Thromboprophylaxis for intensive care patients in Australia and New Zealand: a brief survey report

D James Cooper, Nicole Bishop, John Cade, Simon Finfer, Alex Gallus, John Myburgh et al.
Journal of Critical Care 2005, 20 (4): 354-6

PURPOSE: Internationally, there is practice variation concerning optimal thromboprophylaxis for patients in the intensive care unit (ICU). The current practice in Australia and New Zealand is unknown.

METHOD: We conducted a self-administered e-mail survey of 22 Australian and New Zealand ICUs expressing interest in participating in a proposed international randomized trial (PROphylaxis for ThromboEmbolism in Critical Care Trial).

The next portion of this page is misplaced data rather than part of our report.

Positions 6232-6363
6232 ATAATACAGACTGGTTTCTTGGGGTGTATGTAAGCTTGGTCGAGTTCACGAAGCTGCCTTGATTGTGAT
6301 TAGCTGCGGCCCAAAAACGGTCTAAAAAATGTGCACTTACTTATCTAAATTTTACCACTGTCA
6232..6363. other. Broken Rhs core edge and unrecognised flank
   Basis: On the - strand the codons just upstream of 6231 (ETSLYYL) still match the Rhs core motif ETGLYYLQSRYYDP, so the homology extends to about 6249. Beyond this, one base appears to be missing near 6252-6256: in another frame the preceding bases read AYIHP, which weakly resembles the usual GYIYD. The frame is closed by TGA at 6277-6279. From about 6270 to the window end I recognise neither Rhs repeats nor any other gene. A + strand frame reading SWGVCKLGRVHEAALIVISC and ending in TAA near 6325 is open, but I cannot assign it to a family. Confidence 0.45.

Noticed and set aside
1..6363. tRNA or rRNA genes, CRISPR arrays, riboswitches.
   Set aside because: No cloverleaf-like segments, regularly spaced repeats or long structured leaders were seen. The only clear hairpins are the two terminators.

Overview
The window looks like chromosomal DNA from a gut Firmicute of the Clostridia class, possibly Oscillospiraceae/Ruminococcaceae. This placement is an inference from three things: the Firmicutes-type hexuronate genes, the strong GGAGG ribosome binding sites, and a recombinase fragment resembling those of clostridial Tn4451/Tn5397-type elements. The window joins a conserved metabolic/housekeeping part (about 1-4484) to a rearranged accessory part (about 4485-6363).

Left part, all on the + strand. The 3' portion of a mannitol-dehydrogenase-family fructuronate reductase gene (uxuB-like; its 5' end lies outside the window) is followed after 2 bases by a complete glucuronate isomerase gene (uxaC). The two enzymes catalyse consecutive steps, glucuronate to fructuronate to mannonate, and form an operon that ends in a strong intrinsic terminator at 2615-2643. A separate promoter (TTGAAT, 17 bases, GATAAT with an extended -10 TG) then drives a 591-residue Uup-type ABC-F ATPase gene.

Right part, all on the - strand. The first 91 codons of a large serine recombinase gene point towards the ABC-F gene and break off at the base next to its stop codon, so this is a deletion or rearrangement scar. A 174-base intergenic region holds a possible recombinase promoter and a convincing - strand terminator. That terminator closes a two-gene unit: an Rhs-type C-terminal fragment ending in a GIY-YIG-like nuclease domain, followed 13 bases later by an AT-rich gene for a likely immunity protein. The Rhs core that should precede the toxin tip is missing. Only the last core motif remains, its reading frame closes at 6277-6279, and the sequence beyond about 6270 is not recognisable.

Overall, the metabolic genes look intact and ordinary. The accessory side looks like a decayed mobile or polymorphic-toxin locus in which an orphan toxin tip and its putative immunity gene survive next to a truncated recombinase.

RESULTS: Our response rate was 95.4% (95% CI, 77%-100%). Of participating ICUs, 90.5% (95% CI, 70%-99%) used subcutaneous unfractionated heparin for routine thromboprophylaxis in ICU patients. Low-molecular-weight heparin was reserved for specific high-risk patients in many units.

CONCLUSION: Routine thromboprophylaxis for ICU patients in Australia and New Zealand is similar to Canada but different to France. Optimal thromboprophylaxis for ICU patients is currently unclear in the absence of randomized trial data.

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